Do you own a website? If yes, you may already be aware any PDF documents linked to it must adhere to the PDF ADA compliance when it comes to accessibility issues. However, how can you tell if your documents are compliant?
This blog post is written to answer all your questions regarding how to make a PDF ADA compliant. Keep reading.
What is ADA Compliance?
The Americans with Disabilities Act (ADA) Standards for Accessible Design are referred to as ADA compliance. According to this act, all electronic information and technology, including your website, must be usable by people with impairments.
How is ADA Compliance Related to PDF Accessibility?
A PDF formatted or altered to comply with ADA (Americans with Disabilities Act) criteria is said to be ADA compliant. This type of PDF is useful to individuals with visual and cognitive impairments who require assistive technology like a screen reader to read or process the information in the PDF.
Because viewers cannot change PDF files while maintaining formatting, many websites host PDF files. PDFs may be more practical, but many assistive technology users cannot access them. However, it is notable that when you make a PDF accessible, it becomes simpler for every user, irrespective of the fact that they need assistive technology or not.
Discrimination is when a website presents information that is only available to some users and not to others. If your PDF documents are not accessible, your website is still not accessible and may be the target of legal action, even if the rest of it is.
How to Make a PDF ADA Compliant?
You may design a digital experience that users of all abilities can access by being mindful of the accessibility challenges that disabled users confront and making use of the compliance tools at your disposal. Here are 7 critical factors to keep in mind for making PDF ADA compliant.
Searchable TextA graphic designer may develop or export a PDF in such a way that it would appear to have no text at all when run through accessibility tools. This makes it impossible for users who need to use searchable text on a PDF.
The searchable content in a PDF that you can no longer change can be tricky to replace. Still, by including alternative text (alt-text), you can incorporate the right, accessibility-friendly text.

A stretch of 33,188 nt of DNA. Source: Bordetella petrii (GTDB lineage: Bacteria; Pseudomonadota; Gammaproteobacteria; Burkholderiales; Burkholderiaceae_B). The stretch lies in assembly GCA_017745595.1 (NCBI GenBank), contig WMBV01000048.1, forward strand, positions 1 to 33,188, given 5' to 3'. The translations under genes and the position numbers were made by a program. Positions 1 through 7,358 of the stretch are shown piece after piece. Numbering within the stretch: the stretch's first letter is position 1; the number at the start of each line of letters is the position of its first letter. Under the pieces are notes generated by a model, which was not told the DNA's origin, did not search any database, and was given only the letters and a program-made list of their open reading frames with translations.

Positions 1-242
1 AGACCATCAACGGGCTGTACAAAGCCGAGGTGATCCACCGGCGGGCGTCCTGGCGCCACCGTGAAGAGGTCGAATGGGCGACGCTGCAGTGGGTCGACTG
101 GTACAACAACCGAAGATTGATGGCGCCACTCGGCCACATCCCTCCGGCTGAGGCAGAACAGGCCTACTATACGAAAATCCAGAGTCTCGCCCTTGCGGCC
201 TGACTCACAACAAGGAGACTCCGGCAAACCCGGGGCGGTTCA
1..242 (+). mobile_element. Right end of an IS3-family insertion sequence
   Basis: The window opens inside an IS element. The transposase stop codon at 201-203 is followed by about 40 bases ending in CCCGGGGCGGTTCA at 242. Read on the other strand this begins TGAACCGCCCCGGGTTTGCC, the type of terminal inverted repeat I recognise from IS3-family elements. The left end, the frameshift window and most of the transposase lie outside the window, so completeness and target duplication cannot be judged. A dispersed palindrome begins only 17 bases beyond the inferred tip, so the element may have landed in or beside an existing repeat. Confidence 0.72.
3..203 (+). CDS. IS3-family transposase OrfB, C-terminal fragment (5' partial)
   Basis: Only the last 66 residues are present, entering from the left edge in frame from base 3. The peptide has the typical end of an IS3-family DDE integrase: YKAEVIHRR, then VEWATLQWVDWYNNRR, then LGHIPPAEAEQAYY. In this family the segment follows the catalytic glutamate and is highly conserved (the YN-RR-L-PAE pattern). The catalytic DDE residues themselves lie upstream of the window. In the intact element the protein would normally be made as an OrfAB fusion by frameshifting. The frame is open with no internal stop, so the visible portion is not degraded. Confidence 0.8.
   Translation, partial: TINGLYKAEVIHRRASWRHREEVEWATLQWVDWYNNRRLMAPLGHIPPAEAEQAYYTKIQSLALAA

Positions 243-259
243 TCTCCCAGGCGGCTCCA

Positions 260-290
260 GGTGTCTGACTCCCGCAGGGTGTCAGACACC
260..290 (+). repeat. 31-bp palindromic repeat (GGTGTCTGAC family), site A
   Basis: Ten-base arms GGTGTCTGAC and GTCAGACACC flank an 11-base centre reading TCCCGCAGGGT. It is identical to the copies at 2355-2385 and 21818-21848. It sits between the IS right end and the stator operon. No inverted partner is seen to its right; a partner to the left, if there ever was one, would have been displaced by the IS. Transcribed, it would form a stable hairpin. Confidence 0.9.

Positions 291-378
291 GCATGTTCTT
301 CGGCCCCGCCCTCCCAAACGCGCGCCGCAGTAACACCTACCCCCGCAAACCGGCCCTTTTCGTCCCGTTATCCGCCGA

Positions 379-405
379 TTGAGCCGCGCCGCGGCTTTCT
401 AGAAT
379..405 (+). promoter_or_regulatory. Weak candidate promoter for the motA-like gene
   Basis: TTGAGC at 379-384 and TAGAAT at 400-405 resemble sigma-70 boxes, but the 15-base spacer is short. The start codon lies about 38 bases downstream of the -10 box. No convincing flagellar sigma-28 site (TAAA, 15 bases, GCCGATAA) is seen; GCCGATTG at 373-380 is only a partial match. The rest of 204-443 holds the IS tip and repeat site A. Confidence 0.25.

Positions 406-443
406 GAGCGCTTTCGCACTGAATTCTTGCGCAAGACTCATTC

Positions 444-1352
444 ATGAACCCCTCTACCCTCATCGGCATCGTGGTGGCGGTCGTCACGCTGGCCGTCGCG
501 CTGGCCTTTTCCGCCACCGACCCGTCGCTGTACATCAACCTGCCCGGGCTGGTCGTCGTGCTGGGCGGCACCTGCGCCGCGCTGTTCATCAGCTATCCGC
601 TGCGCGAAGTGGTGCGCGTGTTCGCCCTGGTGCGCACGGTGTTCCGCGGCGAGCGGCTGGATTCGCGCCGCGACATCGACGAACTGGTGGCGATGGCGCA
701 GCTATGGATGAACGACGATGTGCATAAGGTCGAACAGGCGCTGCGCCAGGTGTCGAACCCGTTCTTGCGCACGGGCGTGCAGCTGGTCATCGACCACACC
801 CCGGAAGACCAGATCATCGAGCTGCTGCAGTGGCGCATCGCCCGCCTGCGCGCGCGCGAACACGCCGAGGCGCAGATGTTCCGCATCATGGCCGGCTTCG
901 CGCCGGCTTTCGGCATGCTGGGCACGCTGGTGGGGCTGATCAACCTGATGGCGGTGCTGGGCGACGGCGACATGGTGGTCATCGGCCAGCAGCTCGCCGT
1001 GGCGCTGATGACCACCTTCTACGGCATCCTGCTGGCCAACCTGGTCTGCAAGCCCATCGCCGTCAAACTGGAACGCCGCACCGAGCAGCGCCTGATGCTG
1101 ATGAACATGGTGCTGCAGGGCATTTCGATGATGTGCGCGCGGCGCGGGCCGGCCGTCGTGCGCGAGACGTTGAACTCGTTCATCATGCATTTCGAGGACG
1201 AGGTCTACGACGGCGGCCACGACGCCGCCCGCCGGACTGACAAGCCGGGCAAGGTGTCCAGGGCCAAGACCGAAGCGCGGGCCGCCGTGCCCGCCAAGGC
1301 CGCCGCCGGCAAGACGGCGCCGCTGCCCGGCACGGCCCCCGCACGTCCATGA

Images with Alt TextAlternative text, also known as alt text, is the covert text used to explain an image to someone who is blind. This is beneficial for those with visual impairments who use screen reader software to access the internet. If you are unable to make changes to your current PDFs on the source document, adding alt text is an excellent alternative.
Added TagsTags are crucial for ensuring that PDFs are accessible to users of screen readers and other accessibility tools. Titles, subtitles, paragraphs, bullet points, lists, etc., should all be included in PDF tags. Your PDFs won’t be easy for a person to navigate if you don’t add tags, but you’ll still comply with ADA. However, you must add tags for everyone’s convenience.
Logical Order in TablesAlthough adding tables in your PDF may be self-explanatory and attractive, people with disabilities may not always be able to use them. Assistive technology must be able to accurately read data tables, so headers must be defined and their job (column or row) allocated. Additionally, your table should be logically arranged from left to right.
Use of ColorEach material in your document should rely on something other than color to be understood. Most accessibility technologies, such as screen readers, will not be able to recognize this type of information if you refer to a chart on your PDF with a statement that says, “See red chart.” In this case, you will ultimately lose access to that piece of content.
Background Images or WatermarksA lack of semantic structure in the material may be concealed by a picture, video, or audio background, which is why the new accessibility guideline “highly opposes” them for any web page or PDF content. As a result, text that says “hello world” should be seen without any visual distractions, such as images or movies above it.
Many users, including those who rely on screen readers, can’t see this type of layout effectively. This design decision reduces the usability and accessibility of online pages.
BookmarksFor documents over 9 pages, having bookmarks can save time and energy for users with visual and cognitive impairments by helping them find valuable information more easily. A PDF is not a word processor which automatically organizes your documents.
Thus bookmarks are needed for a reader to quickly navigate to points of interest within a PDF by linking to a specific page and allowing access to that page.
ADA compliance and PDF accessibility are important considerations for any organization. By following the guidelines and recommendations outlined in this article, you can ensure that your organization is compliant with the Americans with Disabilities Act and that your PDF documents are accessible to all users.
Emilie Brown works with the Digital Marketing team at PREP, an AI-based remediation software that enables businesses to create WCAG and ADA compliant PDFs in minutes. Her approach and methodology is simple, concise and to-the-point and connects with readers seeking for solution-driven content on topics related to accessibility and remediation. Apart from her time at work, she loves to spend time with her dog, volunteer and play her guitar.